Using your estate plan to provide for a child who has a disability or special needs is a good way to cement your legacy. After all, even if your loved one qualifies for means-tested government assistance, the monthly funds he or she receives are likely to be meager.
By setting up a special needs trust, you preserve your child’s eligibility for certain public benefits while giving him or her access to financial resources to use on supplemental expenses. When forming your trust, you must choose a trustee to oversee it. Effective trustees typically share three characteristics.
Your special needs trustee plays an active role in recordkeeping, investing and reporting. Accordingly, you want your trustee to have basic knowledge of the law and the rules of the trust. Your trustee should also have familiarity with government programs, as you do not want him or her to approve a disbursement that violates program rules.
When you are no longer alive, your child may have difficulty accessing the services he or she needs to thrive. By choosing a compassionate trustee, you continue to look out for your loved one’s interests. That is, if the trustee identities gaps in care or other needs, he or she can connect your child with the appropriate resources.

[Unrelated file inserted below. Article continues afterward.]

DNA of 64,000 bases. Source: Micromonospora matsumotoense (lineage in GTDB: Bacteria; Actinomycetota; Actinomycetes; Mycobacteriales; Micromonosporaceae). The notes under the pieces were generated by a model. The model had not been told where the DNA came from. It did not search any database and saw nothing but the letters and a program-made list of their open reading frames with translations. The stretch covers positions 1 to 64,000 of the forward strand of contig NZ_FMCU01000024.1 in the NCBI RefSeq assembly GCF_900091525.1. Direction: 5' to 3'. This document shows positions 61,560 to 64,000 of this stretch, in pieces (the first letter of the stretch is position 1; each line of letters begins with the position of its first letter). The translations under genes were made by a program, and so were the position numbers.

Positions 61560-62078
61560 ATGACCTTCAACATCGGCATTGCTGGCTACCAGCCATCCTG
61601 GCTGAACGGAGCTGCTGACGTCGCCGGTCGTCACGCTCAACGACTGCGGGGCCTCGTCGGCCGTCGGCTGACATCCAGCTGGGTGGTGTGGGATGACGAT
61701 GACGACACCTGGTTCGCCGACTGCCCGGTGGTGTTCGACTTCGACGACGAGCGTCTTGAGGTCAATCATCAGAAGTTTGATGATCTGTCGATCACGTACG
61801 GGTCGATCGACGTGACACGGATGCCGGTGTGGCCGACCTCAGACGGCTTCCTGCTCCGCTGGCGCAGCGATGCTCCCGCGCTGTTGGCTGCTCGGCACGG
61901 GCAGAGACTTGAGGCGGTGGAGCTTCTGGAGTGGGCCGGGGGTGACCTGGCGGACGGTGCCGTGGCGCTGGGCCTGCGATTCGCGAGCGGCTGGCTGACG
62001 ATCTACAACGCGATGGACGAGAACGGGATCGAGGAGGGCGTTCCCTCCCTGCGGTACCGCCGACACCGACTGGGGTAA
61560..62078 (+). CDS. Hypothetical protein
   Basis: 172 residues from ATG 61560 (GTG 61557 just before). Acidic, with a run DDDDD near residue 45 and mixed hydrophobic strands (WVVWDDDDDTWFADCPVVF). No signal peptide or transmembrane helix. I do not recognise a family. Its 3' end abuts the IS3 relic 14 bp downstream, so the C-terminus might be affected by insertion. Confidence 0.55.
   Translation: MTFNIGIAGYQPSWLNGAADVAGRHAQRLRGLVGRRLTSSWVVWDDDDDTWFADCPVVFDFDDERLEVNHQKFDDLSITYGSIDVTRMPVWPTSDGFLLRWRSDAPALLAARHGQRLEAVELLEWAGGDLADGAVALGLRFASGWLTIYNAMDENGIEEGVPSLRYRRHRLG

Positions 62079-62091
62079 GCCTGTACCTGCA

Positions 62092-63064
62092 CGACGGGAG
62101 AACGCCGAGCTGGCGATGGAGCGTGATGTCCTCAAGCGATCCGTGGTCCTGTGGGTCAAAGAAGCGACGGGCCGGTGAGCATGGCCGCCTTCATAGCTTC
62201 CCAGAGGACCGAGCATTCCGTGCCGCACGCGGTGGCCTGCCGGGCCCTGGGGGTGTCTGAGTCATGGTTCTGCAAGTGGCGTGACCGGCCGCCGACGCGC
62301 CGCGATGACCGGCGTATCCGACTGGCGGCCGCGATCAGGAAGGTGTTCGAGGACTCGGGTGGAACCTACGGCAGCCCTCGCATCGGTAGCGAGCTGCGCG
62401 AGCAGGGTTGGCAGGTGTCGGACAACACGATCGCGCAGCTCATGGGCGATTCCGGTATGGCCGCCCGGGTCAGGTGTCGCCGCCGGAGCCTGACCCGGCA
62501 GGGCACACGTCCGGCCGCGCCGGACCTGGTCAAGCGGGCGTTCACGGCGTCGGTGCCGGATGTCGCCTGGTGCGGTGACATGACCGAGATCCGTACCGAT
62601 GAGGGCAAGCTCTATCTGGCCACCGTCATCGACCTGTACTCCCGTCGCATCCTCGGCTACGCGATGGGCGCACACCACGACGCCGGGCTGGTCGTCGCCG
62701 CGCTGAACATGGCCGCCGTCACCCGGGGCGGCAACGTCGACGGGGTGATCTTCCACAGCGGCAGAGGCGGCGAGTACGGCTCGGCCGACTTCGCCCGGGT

Trustees are often in the unenviable position of having to make someone unhappy. Your trustee, for example, may have to deny a disbursement your child requests. Therefore, your trustee should have enough grit to do what is right for the trust and the beneficiary.
Because not everyone has the qualities necessary to be an effective special needs trustee, you may need to interview several candidates. Ultimately, though, any effort you put into choosing the correct trustee for your special needs trust is likely to benefit both you and your child.